Photo: Astragalus root tea. Via: marilyn barbone | Shutterstock.

Photo: Astragalus root tea. Via: marilyn barbone | Shutterstock.

How To Take Astragalus

Tea is an extremely accessible and easy way to grace the body with astragalus’ adaptogenic presence. Three to six grams of dried root can be boiled in 12 ounces of water, to produce an immune-boosting tonic that can be consumed up to three times a day.

“Astragalus is an excellent tonic medicine for everyone — male, female, young or old,” says Rimmer. “In terms of safety it can be looked upon as a ‘food’ and can be consumed daily/regularly for optimal benefit. Dosage depends on the product in question: the whole, dried root can be used as a tea or in cooking (soups/broths), but be sure to remove the root material before eating.”

If you’re traveling or lacking the time to prepare immune boosting soups, stews or tea, a powder or tincture may be a more practical method of administering the herb. Rimmer says, “If using a powder, then it is best to use a concentrated extract which will usually have a concentration ratio, 10:1 for example. This simply means that 10kg of astragalus has been condensed down into 1kg of extract powder. An extract of this strength can be consumed daily, two teaspoons per person on average (one teaspoon for children).”

Astragalus can also be used as a tincture (liquid extract). “Again, the dosage will depend on the strength of the tincture,” Rimmer advises. “Here the ratio number works a little differently — for example if the tincture has a 10:1 ratio, it means ten parts liquid have been mixed with one part herb. However, if we see a 2:1 ratio it is stronger because there is only two parts liquid to one part herb. In the case of liquid extracts, the larger number indicates the tincture is more dilute and therefore weaker. Most people can consume two to three droppers of liquid extract per day, although this is of course a general recommendation and it depends on whether someone is using astragalus as a maintenance tonic or as part of a strategy to heal disease.”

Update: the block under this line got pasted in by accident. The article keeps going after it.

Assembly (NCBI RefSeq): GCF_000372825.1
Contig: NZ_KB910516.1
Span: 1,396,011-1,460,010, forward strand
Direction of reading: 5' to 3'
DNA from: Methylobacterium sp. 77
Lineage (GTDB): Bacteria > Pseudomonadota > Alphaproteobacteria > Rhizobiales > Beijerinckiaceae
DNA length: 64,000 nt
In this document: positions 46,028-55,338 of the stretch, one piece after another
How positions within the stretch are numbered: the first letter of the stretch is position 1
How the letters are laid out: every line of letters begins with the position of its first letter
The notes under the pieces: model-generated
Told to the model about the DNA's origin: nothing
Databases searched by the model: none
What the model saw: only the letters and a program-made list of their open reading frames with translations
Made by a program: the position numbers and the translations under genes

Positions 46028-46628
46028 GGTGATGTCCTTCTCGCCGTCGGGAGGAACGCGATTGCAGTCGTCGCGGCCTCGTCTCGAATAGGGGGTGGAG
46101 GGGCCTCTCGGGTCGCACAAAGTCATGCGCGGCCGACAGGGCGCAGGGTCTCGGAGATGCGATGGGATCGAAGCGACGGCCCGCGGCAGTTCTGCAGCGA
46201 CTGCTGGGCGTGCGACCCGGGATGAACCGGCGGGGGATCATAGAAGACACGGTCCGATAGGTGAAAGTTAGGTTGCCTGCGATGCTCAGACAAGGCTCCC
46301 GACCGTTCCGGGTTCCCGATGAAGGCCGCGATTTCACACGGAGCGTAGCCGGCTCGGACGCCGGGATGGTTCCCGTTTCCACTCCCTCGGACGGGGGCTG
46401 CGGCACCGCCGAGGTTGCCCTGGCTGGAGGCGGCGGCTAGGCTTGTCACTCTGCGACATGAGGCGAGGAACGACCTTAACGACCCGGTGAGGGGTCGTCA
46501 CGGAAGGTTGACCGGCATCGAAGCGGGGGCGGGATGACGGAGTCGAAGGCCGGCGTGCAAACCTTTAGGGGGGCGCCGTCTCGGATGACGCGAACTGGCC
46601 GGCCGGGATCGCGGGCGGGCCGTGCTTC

The recommendations above are only general guidelines, Rimmer cautions, since each individual case will vary. However Rimmer says, “astragalus is generally considered to be very safe for all people.”


Though astragalus is generally tolerated well, there are a few mild contraindications that are worth noting. “People that are sensitive to legumes and experience indigestion when consuming them may experience similar issues when consuming astragalus,” Rimmer cautions. “If this is the case, then lowering the dose is advised, and consuming it with a small amount of ginger, fennel, cardamom or kombu if cooking with the whole root will render it more digestible and reduce unwanted side effects.”

Rimmer also notes that side effects from liquid extract can be mitigated in those with very sensitive digestion “if the liquid is held in the mouth for a minute or more and allowed to absorb directly into the bloodstream via the capillaries underneath the tongue.” He also advises that in cases of flu, “Astragalus is not ideal to consume during the peak of the illness but is better indicated during the recovery phase as an immune trophorestorative.”